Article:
Image: This is an illustration of a supermassive black hole with a jet streaming outward at almost the speed of light. If the jet happens to shine at Earth, it is called a blazar. Galaxy JW100 - Credit: NASA/JPL-CALTECH
March 26, 2023
An international team of astronomers has made a groundbreaking discovery in a distant galaxy named PBC J2333.9-2343, which has changed its classification due to unique activity in its core. Previously classified as a radio galaxy, new research reveals that PBC J2333.9-2343 is a giant radio galaxy that also happens to have a blazar in its center.
A blazar is an active galactic nucleus with a relativistic jet that emits radiation across the entire electromagnetic spectrum. In PBC J2333.9-2343, the jet changed direction drastically, going from perpendicular to our line of sight to pointing directly towards us, causing high-intensity flares stronger than those coming from other radio galaxies.
The team observed PBC J2333.9-2343 with various telescopes across the electromagnetic spectrum and compared its properties with large samples of blazars and non-blazar galaxies. The team concluded that the galaxy has a bright blazar in the center, with two lobes in the outer areas of the jet, which are relics of past radio activity.
The team does not yet know what caused the drastic change in the direction of the jets but speculates that it could have been a merging event or a strong burst of activity in the galactic nucleus after a dormant period.
Lead author Dr. Lorena Hernández-García says, “The fact that we see the nucleus is not feeding the lobes anymore means that they are very old. They are the relics of past activity, whereas the structures located closer to the nucleus represent younger and active jets.”
The discovery of PBC J2333.9-2343 was made by a team of international astronomers led by Dr Lorena Hernández-García from the Millenium Institute of Astrophysics in Chile. The team used a variety of telescopes and instruments to study the galaxy across multiple wavelengths of the electromagnetic spectrum, including radio, optical, infrared, x-ray, ultraviolet, and gamma ray. By combining these observations, they were able to create a comprehensive picture of the galaxy and its properties.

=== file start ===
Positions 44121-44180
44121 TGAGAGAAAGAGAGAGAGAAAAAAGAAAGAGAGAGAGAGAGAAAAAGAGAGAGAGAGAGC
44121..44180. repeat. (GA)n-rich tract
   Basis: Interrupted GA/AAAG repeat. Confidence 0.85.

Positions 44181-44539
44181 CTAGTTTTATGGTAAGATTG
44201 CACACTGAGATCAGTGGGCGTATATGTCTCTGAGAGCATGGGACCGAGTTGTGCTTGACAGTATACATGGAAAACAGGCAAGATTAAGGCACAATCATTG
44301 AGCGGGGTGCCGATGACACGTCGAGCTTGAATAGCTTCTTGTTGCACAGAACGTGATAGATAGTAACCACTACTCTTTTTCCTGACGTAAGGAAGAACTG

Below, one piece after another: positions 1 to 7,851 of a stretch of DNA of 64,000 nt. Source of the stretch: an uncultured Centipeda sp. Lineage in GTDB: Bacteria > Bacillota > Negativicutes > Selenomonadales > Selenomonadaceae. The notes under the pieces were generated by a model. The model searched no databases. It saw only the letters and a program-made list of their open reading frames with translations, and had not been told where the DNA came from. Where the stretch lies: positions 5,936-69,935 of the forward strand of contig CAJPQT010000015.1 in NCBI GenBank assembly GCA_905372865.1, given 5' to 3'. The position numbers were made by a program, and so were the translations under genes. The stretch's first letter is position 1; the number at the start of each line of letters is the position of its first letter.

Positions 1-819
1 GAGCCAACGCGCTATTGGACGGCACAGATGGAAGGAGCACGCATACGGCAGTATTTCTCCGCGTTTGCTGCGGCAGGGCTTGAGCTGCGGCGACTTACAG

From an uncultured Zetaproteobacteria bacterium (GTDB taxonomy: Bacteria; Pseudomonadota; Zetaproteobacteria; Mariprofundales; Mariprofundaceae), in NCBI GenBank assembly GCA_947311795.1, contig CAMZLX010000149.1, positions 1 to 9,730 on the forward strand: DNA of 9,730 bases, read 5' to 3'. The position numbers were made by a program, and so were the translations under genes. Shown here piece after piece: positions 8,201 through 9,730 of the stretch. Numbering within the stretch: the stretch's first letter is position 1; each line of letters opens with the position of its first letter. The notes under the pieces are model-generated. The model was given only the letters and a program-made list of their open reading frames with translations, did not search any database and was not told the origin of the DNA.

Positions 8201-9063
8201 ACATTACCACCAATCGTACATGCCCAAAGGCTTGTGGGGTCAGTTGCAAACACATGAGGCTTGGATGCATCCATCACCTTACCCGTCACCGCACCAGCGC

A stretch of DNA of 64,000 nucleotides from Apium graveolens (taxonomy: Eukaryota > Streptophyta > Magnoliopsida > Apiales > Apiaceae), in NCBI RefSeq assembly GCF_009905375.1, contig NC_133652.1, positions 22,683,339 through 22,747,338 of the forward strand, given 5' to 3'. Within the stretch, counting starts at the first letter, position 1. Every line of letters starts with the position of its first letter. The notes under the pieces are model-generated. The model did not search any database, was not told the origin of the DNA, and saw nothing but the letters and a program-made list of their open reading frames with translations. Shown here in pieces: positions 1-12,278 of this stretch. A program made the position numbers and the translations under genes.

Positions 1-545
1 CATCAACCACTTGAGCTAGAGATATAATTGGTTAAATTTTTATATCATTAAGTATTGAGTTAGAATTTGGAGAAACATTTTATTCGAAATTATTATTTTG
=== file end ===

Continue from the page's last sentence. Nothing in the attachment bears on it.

One of the key instruments used in the study was the German 100m-Radio Telescope Effelsberg at the Max Planck Institute for Radio Astronomy, which is one of the largest fully steerable radio telescopes in the world. The team used this telescope to observe the radio emissions from PBC J2333.9-2343, which allowed them to identify the presence of the blazar and its orientation relative to Earth.
In addition to the radio telescope, the team also used optical and infrared telescopes to study the galaxy's visible light emissions. They used the Yale University 1.3m-SMARTS optical telescope to observe the galaxy's visible light emissions and the Penn State Neil Gehrels Swift Observatory to observe its ultraviolet and x-ray emissions.
To analyze the data, the team used a machine learning algorithm called ALeRCE (Automatic Learning for the Rapid Classification of Events), which is designed to identify and classify astronomical events in real-time. They compared the properties of PBC J2333.9-2343 with large samples of blazars and non-blazar galaxies provided by the ALeRCE project in Chile with data from the Zwicky Transient Facility (ZTF) and the Asteroid Terrestrial-impact Last Alert System (ATLAS).
The discovery of PBC J2333.9-2343 has important implications for our understanding of how galaxies evolve and how supermassive black holes interact with their surroundings. The team's observations suggest that the change in direction of the blazar's jet may have been caused by a merging event with another galaxy or a strong burst of activity in the galactic nucleus after a dormant period. Further studies of this and other galaxies will be needed to fully understand these processes and their effects on the evolution of galaxies.